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Fires at Russian radioactive sites confirmed

Russian forestry officials confirmed today that areas contaminated by the 1986 Chernobyl disaster have been more widely affected by the current wildfires than authorities have admitted, Interfax news agency reported.

world Updated: Aug 11, 2010 20:19 IST

Russian forestry officials confirmed on Wednesday that areas contaminated by the 1986 Chernobyl disaster have been more widely affected by the current wildfires than authorities have admitted, Interfax news agency reported.

The heavily contaminated Bryansk region alone has seen 28 fires covering an area of 269 hectares that have since been extinguished, the officials said.

Russia's Surgeon General, Gennady Onishchenko, and local civil defence authorities had denied as recently as Tuesday that there were any fires in Bryansk.

The environmental protection organisation Greenpeace had called on Russian authorities to tell the truth about the extent of the radioactive danger, accusing them of downplaying the threat.

"The situation is difficult, but stable and controllable," the head of the Bryansk forestry department, Vladimir Kotenkov, was quoted as saying by Interfax on Wednesday.

There are no new fires in the region for now, he said.

But experts have warned that the blazes, winds and firefighting efforts could swirl up contaminated particles.

"Under particular circumstances with strong winds, the particles can fly all the way to Moscow and Eastern Europe," the ecologist Alexey Yablokov, of the Russian Academy of Sciences, said.

Meteorologists noted that the weather conditions are calm for now. No elevated pollutant measurements have been discovered in Moscow, according to non-governmental organisations.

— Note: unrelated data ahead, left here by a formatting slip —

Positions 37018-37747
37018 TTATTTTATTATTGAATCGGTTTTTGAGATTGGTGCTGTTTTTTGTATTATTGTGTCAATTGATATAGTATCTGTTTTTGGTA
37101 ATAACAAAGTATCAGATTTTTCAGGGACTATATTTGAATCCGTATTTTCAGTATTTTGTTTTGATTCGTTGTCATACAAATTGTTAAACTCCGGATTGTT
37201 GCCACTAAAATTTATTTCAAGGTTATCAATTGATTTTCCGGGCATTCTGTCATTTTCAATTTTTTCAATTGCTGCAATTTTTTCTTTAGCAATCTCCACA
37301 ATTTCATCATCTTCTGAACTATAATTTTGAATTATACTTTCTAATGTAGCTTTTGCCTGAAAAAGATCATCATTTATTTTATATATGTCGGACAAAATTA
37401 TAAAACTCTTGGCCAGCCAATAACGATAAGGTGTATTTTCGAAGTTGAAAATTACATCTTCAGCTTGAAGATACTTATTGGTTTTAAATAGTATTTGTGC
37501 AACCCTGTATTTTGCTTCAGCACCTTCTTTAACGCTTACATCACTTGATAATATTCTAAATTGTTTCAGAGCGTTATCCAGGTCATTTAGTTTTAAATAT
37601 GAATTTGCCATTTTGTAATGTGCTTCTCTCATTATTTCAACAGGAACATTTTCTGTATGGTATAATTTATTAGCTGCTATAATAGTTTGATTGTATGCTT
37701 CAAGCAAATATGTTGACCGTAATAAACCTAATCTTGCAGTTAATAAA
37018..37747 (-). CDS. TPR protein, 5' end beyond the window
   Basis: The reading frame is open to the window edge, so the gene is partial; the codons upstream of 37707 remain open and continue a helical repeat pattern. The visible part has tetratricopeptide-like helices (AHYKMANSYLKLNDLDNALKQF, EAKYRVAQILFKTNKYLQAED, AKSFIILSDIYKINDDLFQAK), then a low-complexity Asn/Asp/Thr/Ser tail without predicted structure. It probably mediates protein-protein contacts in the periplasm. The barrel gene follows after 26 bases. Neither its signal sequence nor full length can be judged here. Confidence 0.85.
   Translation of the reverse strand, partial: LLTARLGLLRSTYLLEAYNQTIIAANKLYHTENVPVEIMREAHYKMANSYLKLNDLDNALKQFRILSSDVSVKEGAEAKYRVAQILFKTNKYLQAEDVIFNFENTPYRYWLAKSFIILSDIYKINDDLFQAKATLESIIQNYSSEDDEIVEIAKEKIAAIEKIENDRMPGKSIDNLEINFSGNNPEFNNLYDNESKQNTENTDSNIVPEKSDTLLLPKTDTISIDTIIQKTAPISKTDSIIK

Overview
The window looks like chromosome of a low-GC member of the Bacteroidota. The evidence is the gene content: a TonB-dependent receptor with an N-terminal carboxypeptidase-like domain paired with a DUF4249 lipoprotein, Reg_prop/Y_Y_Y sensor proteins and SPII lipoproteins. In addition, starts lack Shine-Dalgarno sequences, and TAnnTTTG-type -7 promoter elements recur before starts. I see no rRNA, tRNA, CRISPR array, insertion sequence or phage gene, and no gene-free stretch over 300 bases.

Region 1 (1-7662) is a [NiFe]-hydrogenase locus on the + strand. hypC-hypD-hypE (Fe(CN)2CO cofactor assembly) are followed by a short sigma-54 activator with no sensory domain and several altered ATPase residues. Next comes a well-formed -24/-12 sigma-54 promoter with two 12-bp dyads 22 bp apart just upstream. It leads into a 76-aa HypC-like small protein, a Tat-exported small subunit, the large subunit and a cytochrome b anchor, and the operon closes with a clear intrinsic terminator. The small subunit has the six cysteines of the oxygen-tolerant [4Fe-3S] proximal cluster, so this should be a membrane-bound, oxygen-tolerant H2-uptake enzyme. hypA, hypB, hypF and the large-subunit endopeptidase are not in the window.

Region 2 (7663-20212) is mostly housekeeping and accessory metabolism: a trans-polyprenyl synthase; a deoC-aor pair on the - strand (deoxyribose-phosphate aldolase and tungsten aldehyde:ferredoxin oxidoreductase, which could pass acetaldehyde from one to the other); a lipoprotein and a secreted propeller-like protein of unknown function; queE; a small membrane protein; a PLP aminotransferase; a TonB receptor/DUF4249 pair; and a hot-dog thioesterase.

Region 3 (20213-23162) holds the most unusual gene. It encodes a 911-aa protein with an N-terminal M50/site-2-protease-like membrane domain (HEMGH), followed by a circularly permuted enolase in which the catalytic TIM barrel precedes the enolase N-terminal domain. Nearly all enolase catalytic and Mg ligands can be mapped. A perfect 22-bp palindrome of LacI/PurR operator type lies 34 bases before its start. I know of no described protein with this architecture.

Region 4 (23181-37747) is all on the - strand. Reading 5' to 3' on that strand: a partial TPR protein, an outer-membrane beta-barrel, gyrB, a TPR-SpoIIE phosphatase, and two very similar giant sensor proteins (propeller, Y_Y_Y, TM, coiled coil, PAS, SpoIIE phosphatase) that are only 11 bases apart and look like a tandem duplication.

But people living in Bryansk, which borders Ukraine and Belarus, have been concerned for days about their health.

"There are maps on which the radioactive contamination can be seen and there are maps on which the fires can be seen," the forestry officials wrote. "When you lay these maps over one another, it is clear to everybody that it is burning in the radioactive areas."

Other regions exposed to radioactive radiation have also seen blazes, including the area around Chelyabinsk in the Ural, which is home to several nuclear facilities, they said.

Firefighters have yet to get the country's devastating blazes under control. Although they extinguished 300 fires over the previous day, 290 new ones flared up, the Civil Defence Ministry was quoted as saying by Interfax Wednesday morning.

A record heatwave with temperatures far over 30 degrees Celsius has gripped the country for more than two months, without any significant rainfall.

The Civil Defence Ministry announced that firefighting planes were deployed once again, including in the areas surrounding nuclear facilities in Sarov and Snezhinsk.

The situation in the capital Moscow, meanwhile, eased somewhat when smog from nearby peat-bog fires cleared.

But scores of fires continued to burn in the area, leading meteorologists to warn that the situation could once again worsen in the coming days.

Russians are also starting to feel the economic impact of the drought and wildfires.

With crops destroyed, and logistics and supply lines affected by the out-of-control blazes, food prices have registered a spike of 15 to 20 per cent, according to the newspaper Rossiyskaya Gazeta.

That could lead inflation to increase beyond the 6 to 7 per cent expected by the government by year's end, it said.